Especially when you consider she’s a retired racer.

Greyhounds have to jump in and out of trucks and vans as part of their routine. It’s a natural part of their training. No one wants to lift THAT many heavy dogs all day. (We’re not huge fans of the times we have to) But from day one, she’s just looked backwards over her shoulder at us as if she has a sudden paralysis. And while getting into the car isn’t optional, the couch certainly was. So she was left to her beds scattered in just about every room of the house. (A situation that worked for the cats)

And then came the fly.

For whatever reason, flies are where our weird dog draws the line. She’ll trample bees in the yard, attempt to snap up cicadas, and ignore mosquitoes. Flies, though – every fly is out to steal her soul. If a fly enters the house, she goes into full-blown panic mode and hightails it for her crate. We then have to go through an insane process of getting her to come back out. (After Tonks disposes of the offending insect)

It was comical and tragic at the same time. Especially the night THREE flies made it through the door. Tonks wore herself out trying to catch them (poor thing was sprawled on the floor in exhaustion), and Juniper refused to enter the kitchen to eat dinner. She was THAT petrified. We decided it was time to draw the line.

So we implemented the no-crate policy.

The next time a fly came in, we put the baby gate up. Deprived of her hidey-hole, Juniper miraculously figured out how to jump onto the couch. We were stunned. (We shouldn’t have been – flies were the only thing that got her to JUMP the baby gate in the first place) For whatever reason, the couch made her feel comfortable while our resident exterminator went to work. Since we’d long-since agreed the couch wasn’t off-limits, we left her there.

Didn’t take long for Juniper to realize the couch is a comfortable sleeping spot. She could curl up or sprawl out, with room to spare. There was just one problem: Squeak had made his migration to the couch, and he wasn’t impressed with the jostling motion. He also didn’t appreciate sharing the space with a gassy dog.

Thus began the great couch battle of 2020.

Squeak’s brain may work differently than other cats, but he’s still a cat. It didn’t take him long to figure out that if he shuffled further down the couch, Juniper wouldn’t jump into her “new spot.” We’d hear her whining and find her standing beisde it, staring at him. It got worse when Firefly decided to take up a spot, too. (Never mind that there’s a second couch in the den – she wanted the first one) We had to sigh and direct her back to her beds.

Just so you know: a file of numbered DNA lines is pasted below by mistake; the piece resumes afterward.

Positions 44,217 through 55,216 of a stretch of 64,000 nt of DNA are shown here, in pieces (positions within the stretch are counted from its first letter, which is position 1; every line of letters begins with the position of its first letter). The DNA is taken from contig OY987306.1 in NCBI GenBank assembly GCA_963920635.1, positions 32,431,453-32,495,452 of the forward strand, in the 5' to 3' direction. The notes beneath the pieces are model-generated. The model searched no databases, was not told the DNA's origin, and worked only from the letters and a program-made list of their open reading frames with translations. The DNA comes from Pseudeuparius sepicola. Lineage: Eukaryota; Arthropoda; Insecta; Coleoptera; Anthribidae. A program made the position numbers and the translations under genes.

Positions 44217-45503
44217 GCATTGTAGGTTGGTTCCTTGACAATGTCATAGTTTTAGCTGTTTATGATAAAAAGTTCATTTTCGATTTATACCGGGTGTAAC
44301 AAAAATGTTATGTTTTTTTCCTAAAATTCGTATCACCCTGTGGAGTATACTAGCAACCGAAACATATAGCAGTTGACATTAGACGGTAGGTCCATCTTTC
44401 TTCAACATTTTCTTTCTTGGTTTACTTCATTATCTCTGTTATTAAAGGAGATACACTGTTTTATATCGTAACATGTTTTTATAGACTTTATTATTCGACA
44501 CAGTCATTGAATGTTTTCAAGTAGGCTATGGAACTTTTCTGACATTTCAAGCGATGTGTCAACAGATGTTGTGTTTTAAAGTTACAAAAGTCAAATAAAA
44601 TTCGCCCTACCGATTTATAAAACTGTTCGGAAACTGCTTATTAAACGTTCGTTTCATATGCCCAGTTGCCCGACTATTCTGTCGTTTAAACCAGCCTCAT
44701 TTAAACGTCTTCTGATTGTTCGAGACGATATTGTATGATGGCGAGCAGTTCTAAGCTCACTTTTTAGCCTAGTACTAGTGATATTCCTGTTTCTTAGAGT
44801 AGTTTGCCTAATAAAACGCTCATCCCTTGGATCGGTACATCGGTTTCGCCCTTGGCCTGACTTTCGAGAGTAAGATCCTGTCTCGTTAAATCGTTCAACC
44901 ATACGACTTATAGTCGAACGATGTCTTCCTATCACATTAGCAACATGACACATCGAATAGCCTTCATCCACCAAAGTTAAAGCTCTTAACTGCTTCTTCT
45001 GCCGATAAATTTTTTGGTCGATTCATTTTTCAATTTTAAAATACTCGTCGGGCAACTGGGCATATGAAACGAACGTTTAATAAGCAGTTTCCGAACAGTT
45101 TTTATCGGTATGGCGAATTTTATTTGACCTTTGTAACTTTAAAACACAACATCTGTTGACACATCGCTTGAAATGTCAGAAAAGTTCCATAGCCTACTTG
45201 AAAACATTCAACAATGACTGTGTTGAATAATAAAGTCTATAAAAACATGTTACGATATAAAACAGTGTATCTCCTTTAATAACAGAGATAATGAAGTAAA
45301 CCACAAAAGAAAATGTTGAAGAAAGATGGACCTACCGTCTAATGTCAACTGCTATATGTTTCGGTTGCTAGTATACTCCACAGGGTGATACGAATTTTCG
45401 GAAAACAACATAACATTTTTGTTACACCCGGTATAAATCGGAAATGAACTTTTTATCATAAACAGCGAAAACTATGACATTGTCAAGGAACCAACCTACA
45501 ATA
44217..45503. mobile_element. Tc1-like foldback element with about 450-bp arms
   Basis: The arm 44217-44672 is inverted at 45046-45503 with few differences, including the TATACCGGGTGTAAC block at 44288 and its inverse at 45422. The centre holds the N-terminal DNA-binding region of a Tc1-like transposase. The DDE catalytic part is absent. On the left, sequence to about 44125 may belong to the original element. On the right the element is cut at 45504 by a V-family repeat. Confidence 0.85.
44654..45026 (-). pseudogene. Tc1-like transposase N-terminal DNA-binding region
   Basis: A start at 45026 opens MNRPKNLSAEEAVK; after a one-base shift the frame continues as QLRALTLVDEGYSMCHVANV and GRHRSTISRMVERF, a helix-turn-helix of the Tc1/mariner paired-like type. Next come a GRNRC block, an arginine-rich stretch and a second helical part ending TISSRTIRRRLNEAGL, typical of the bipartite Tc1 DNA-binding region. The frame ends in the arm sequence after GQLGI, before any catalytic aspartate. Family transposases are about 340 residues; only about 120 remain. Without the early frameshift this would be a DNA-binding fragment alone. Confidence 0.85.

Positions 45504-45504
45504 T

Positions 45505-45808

Squeak and Juniper sharing the couch

Morning’s became an epic battle over who could reach the couch first. Who got to the “prime” spot before the other. And who was willing to slide over and share. It’s amusing – almost as funny as watching Juniper slide into my fiance’s spot when he gets up!

Juniper finally discovered the other couch, but she gets grumbly when she has to shuffle out there. She whines when Firefly chooses to sit out there, even if he chooses to sit on the back instead of the couch, itself. The battle promises to continue into the future (and I’ve put my foot down on buying any more couches).

And she still refuses to get into the car without assistance. We point out the car is the same height as the couch, but she continues that pathetic paralysis stare. Logic doesn’t apply to Greyhounds, apparently.

Meet Firefly: The Perfect Gentleman

Meet Firefly: The Perfect Gentleman

Firefly - the very handsome

Firefly is pretty much the polar opposite of Tonks: the oldest, refined, well-behaved at all times, and while we guessed at her birth date, I know his almost down to the hour. This dapper gentleman has been a part of my life since before he was born (true story!), through terrible boyfriends, through less-than-stellar dates, right through my engagement and current wedding plans. And if he prefers to sprawl across my fiance’s chest to snuggling beside me, I try not to take it personally (he still sleeps next to me – that’s all I’m going to say).